KNOXVILLE, Tenn. (WATE) — The University of the Cumberlands will pay $14 million to settle a lawsuit following the death of wrestler and Blount County native Grant Brace in 2020.
The settlement announced Wednesday between the Kentucky university and Brace’s family includes monetary payments exceeding $14 million. The university will also engage in a heat-illness training program and promote the Brace family’s efforts to raise awareness of heat-related injuries.
Brace died on Aug. 31, 2020 hours after on-campus workouts.
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The lawsuit filed the following year alleged the university, athletic director and coaches were negligent and failed to provide Brace with medical aid that could have prevented his death.
It also alleged two coaches created an “atmosphere of fear of intimidation” in the wrestling program through manipulation and abuse. The two coaches are no longer employed by the school, according to the school’s athletic directory.
In the release announcing the settlement, a school spokesperson said the university believed it could have defended the claims asserted in the lawsuit, “but the legal process would have been long, difficult and costly, ending years from now in a trial with an uncertain outcome. The university made the decision to settle the case now in a manner it hopes will respect the Brace family’s tremendous loss.”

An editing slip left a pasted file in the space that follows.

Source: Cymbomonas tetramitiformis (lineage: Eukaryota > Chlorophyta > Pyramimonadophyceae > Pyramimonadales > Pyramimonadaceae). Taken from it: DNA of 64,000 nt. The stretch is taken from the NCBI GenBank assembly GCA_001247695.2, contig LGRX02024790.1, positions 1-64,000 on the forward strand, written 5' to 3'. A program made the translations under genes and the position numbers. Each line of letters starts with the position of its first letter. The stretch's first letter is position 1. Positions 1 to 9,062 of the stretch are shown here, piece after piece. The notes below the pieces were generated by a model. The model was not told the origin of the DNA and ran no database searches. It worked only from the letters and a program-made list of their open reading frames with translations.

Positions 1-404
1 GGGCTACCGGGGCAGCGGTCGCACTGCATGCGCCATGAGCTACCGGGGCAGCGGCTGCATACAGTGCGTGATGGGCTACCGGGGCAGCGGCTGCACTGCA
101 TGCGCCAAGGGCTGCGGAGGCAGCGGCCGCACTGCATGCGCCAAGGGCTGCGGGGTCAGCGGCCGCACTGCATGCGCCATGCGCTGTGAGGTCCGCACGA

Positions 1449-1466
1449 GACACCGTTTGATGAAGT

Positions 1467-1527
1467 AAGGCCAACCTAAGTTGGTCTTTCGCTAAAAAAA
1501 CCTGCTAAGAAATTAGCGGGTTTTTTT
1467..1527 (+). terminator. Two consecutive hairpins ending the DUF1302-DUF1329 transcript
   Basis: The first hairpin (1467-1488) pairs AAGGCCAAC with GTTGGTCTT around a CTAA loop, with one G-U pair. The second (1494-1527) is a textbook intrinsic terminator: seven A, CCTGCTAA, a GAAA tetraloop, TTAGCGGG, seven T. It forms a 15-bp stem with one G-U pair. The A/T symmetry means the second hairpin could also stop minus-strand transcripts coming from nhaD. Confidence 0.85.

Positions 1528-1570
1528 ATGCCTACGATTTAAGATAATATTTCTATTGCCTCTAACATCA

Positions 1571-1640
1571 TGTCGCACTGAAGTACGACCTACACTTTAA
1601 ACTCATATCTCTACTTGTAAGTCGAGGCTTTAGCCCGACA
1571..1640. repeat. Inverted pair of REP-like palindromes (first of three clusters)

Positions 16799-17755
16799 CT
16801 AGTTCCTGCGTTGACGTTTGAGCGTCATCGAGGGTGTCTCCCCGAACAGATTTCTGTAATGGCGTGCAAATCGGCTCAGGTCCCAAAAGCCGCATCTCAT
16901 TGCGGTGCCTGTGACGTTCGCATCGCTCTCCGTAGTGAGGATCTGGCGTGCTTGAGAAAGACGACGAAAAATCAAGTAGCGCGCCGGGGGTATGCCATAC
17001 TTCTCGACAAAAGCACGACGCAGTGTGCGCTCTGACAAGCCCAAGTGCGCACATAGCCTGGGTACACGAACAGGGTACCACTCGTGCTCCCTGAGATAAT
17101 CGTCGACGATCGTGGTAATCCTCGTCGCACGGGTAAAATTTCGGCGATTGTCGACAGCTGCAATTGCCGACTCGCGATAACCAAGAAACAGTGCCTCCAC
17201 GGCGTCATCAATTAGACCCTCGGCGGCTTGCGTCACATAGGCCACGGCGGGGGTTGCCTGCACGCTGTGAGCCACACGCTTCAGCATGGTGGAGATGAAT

A native of Louisville, Tennessee, Brace graduated from Alcoa High School in 2018. He amassed a 128-33 wrestling record and was a three-time state champion in football, as well as a member of the National Honors Society. He was a featured varsity wrestler on the University of the Cumberlands men’s team, tallying three falls in his career, including a pin in the 2018 Patriot Open.
“Grant was a talented, well-liked young man entering his junior year with a bright future ahead of him,” Chancellor Jerry Jackson said in a statement. “Our University community continues to mourn his untimely loss. We sincerely hope that resolving this matter early in the legal process will offer the Brace family a measure of peace and healing.”